Date of Award


Degree Type


Degree Name

Doctor of Philosophy (PhD)




Joshua Felver

Subject Categories

Psychology | Social and Behavioral Sciences


Low rates of prosocial behavior are associated with poor academic, emotional, and behavioral outcomes, including physical aggression, externalizing problems, criminal justice convictions, lower academic achievement, and more peer rejection. Using a cluster randomized control trial, this study examined the effects of the mindfulness-based Kindness Curriculum (N = 26), compared to a matched control condition consisting of a social and emotional learning (SEL) curriculum, Merrell’s Strong Start (N = 20). Outcome measures included the Strengths and Difficulties Questionnaire and the Head Shoulders Knees and Toes task, which are measures of prosocial behavior including self-regulatory skills. These assessments were administered to 5 to 7 year old children pre- and post-intervention via a remote platform. Due to Covid-19, interventions were delivered virtually, and intervention acceptability of the adapted virtual curricula was assessed with students using the Kids Intervention Profile (KIP) questionnaire, and with teachers using the Intervention Rating Profile – 15 (IRP-15). Additional qualitative questions were used to analyze the strengths and weaknesses of the intervention and its feasibility for students with disabilities.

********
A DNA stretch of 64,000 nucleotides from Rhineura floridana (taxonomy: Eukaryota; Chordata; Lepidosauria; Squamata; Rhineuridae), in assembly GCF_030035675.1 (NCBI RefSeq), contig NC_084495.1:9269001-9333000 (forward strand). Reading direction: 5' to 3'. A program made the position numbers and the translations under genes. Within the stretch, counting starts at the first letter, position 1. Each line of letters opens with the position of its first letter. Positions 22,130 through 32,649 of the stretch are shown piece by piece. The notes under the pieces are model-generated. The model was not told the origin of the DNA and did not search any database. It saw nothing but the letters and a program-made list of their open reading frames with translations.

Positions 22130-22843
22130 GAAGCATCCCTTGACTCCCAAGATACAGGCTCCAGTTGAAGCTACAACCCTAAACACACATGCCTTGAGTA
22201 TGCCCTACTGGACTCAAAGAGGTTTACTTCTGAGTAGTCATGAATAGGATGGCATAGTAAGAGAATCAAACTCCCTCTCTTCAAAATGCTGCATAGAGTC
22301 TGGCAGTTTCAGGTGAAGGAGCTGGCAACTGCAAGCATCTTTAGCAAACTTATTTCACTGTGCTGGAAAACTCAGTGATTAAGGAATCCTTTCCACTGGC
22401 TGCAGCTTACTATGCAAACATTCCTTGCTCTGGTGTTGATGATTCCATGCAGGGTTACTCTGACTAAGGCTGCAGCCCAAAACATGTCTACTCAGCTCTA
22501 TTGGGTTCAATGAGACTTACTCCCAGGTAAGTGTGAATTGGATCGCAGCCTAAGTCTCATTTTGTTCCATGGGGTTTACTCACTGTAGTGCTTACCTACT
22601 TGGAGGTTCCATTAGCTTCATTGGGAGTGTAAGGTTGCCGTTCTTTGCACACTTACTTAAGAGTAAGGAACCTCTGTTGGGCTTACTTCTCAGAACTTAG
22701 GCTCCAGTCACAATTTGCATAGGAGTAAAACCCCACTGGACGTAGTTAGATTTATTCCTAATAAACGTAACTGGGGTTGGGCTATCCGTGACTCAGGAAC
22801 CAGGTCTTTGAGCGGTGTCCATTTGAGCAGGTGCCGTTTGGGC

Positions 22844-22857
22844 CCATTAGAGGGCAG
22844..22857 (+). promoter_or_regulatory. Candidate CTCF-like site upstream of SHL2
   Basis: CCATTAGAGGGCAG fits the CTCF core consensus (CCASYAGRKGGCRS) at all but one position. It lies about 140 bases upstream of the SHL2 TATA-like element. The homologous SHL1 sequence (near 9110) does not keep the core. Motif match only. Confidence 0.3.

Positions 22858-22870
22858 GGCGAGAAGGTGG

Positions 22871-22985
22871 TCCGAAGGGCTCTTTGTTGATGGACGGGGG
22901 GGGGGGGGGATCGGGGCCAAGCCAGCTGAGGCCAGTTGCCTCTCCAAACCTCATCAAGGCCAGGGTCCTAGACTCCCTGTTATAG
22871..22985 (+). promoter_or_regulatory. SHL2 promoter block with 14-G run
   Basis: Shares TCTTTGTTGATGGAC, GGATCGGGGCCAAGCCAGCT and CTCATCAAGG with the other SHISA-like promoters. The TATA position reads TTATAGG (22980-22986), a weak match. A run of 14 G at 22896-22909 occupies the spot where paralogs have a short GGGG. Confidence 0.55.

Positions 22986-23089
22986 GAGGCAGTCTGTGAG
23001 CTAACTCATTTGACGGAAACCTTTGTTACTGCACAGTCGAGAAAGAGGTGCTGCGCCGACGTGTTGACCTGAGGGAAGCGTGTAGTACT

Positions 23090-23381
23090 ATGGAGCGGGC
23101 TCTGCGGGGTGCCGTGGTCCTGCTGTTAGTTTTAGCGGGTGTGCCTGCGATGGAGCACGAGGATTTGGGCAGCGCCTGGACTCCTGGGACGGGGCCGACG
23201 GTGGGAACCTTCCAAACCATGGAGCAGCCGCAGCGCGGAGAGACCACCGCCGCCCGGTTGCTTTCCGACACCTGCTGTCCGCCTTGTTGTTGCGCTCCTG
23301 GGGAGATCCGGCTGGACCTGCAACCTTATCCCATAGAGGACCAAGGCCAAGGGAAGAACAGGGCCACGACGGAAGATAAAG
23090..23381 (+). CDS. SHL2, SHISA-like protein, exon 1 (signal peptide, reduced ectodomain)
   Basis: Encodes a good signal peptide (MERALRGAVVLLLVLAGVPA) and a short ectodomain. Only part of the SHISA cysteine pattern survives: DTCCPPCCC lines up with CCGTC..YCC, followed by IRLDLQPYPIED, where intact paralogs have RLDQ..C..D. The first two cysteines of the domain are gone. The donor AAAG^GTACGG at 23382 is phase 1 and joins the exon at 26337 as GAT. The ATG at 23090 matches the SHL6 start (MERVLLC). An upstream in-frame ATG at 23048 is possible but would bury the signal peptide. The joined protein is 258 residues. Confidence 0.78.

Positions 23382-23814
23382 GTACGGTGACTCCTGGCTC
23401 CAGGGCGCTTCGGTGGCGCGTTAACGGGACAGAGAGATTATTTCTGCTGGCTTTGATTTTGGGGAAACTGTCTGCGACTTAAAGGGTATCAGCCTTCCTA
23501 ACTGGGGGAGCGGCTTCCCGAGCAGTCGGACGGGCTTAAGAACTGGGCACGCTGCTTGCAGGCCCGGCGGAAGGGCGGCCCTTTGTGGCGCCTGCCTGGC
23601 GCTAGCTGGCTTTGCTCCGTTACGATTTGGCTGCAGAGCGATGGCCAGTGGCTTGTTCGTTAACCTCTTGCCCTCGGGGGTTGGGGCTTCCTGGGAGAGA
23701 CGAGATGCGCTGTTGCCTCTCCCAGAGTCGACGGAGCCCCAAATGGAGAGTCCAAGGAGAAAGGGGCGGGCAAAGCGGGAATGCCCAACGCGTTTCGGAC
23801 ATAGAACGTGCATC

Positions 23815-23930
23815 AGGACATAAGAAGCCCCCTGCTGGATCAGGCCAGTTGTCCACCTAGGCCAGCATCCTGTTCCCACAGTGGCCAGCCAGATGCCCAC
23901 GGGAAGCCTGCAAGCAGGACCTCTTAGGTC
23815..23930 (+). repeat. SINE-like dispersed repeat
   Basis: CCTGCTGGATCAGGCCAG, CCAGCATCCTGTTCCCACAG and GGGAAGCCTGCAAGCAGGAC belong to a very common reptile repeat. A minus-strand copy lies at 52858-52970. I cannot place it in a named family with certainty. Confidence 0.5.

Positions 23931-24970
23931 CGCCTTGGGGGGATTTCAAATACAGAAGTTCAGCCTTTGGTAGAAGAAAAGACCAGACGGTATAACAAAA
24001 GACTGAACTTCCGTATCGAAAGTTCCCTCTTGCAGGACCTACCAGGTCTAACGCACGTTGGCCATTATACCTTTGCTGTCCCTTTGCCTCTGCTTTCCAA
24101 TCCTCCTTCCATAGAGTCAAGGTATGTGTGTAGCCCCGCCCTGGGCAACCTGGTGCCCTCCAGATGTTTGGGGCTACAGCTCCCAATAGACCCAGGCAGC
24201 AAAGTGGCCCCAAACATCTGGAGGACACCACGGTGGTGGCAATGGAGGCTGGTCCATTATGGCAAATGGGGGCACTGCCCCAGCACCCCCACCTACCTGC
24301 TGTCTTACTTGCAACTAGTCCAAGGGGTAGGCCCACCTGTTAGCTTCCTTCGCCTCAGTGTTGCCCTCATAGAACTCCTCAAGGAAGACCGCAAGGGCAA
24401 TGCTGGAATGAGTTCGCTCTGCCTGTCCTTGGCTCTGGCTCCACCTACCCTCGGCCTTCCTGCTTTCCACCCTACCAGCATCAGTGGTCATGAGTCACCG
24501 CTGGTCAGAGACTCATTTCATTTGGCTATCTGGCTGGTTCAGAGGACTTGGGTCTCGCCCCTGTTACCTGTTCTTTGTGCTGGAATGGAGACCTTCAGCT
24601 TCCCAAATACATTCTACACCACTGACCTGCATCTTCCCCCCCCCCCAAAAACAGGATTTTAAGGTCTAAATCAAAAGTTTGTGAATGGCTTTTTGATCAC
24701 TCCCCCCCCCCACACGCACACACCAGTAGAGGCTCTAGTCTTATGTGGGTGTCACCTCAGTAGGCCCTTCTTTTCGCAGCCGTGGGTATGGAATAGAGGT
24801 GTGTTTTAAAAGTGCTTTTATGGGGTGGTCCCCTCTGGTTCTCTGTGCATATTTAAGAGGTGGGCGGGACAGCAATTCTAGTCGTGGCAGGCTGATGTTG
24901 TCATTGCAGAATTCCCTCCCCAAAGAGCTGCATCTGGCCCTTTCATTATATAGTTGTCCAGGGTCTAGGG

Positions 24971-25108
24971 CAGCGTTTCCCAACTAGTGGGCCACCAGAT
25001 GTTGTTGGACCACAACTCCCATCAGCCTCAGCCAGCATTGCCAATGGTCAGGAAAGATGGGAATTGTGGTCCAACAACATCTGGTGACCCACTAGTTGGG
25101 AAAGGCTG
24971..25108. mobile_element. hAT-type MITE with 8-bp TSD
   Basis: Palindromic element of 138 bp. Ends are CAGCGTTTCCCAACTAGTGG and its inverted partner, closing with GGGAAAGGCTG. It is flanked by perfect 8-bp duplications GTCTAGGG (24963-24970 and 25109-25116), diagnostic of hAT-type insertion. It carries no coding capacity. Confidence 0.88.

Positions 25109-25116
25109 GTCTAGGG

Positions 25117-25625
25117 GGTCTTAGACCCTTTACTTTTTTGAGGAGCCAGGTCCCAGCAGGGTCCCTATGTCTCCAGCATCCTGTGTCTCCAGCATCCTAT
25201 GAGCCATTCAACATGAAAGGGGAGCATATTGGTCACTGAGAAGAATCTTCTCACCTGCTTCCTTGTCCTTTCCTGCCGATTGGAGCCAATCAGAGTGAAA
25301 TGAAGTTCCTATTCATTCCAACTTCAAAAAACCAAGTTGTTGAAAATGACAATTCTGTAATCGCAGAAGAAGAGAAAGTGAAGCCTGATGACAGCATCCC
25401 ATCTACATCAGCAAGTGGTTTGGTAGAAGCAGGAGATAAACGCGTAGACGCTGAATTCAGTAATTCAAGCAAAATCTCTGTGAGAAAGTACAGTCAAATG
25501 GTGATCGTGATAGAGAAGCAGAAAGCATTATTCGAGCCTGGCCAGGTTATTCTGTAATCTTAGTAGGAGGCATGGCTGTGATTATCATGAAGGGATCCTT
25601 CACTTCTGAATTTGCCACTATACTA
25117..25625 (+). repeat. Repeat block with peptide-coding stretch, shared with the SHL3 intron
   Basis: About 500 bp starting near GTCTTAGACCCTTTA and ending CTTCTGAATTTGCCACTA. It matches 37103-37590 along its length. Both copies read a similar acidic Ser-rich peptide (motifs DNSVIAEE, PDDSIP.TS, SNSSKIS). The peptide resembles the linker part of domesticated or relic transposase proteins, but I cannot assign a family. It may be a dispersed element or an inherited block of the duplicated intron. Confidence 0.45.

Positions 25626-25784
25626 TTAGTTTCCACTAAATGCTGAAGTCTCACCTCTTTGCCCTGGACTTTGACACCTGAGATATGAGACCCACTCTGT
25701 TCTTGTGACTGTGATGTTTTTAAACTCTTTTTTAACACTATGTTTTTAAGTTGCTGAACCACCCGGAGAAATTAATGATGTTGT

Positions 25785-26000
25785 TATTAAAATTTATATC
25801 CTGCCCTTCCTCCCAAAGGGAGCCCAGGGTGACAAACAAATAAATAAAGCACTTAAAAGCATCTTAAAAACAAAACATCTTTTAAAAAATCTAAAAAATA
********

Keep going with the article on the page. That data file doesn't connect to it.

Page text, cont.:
Results of two-way Repeated-Measures ANOVAs indicated that there were no statistically significant interactions between time and group assignment in prosocial behavior or self-regulation. Both curricula were acceptable to teachers and students, and led to student-perceived increases in SEL skills. Findings suggest that the Kindness Curricula is feasible and acceptable for students with a range of abilities, and can be successfully adapted to a virtual platform. Future research is warranted to replicate the benefits and efficacy of all 24 sessions completed in a larger sample of students.


Open Access

Included in

Psychology Commons